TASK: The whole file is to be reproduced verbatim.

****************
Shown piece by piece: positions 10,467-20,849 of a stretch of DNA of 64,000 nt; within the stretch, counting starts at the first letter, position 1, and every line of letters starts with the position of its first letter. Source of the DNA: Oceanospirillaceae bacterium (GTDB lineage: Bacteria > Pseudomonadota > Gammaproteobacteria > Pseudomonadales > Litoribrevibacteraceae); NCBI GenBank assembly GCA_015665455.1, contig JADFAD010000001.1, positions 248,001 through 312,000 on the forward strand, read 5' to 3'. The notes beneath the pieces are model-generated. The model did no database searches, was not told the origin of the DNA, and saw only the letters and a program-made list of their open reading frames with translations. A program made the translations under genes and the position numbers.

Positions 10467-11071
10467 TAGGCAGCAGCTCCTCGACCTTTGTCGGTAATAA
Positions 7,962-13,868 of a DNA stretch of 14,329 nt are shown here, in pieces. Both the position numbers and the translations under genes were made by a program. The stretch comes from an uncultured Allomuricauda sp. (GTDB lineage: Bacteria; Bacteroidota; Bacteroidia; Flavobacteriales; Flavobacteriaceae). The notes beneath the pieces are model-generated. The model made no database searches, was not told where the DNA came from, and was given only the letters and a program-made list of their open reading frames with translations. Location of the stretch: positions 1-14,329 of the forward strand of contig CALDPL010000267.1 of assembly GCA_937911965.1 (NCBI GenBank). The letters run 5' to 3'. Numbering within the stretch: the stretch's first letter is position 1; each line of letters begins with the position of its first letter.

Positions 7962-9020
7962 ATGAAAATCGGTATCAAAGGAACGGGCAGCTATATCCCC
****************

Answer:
Shown piece by piece: positions 10,467-20,849 of a stretch of DNA of 64,000 nt; within the stretch, counting starts at the first letter, position 1, and every line of letters starts with the position of its first letter. Source of the DNA: Oceanospirillaceae bacterium (GTDB lineage: Bacteria > Pseudomonadota > Gammaproteobacteria > Pseudomonadales > Litoribrevibacteraceae); NCBI GenBank assembly GCA_015665455.1, contig JADFAD010000001.1, positions 248,001 through 312,000 on the forward strand, read 5' to 3'. The notes beneath the pieces are model-generated. The model did no database searches, was not told the origin of the DNA, and saw only the letters and a program-made list of their open reading frames with translations. A program made the translations under genes and the position numbers.

Positions 10467-11071
10467 TAGGCAGCAGCTCCTCGACCTTTGTCGGTAATAA
Positions 7,962-13,868 of a DNA stretch of 14,329 nt are shown here, in pieces. Both the position numbers and the translations under genes were made by a program. The stretch comes from an uncultured Allomuricauda sp. (GTDB lineage: Bacteria; Bacteroidota; Bacteroidia; Flavobacteriales; Flavobacteriaceae). The notes beneath the pieces are model-generated. The model made no database searches, was not told where the DNA came from, and was given only the letters and a program-made list of their open reading frames with translations. Location of the stretch: positions 1-14,329 of the forward strand of contig CALDPL010000267.1 of assembly GCA_937911965.1 (NCBI GenBank). The letters run 5' to 3'. Numbering within the stretch: the stretch's first letter is position 1; each line of letters begins with the position of its first letter.

Positions 7962-9020
7962 ATGAAAATCGGTATCAAAGGAACGGGCAGCTATATCCCC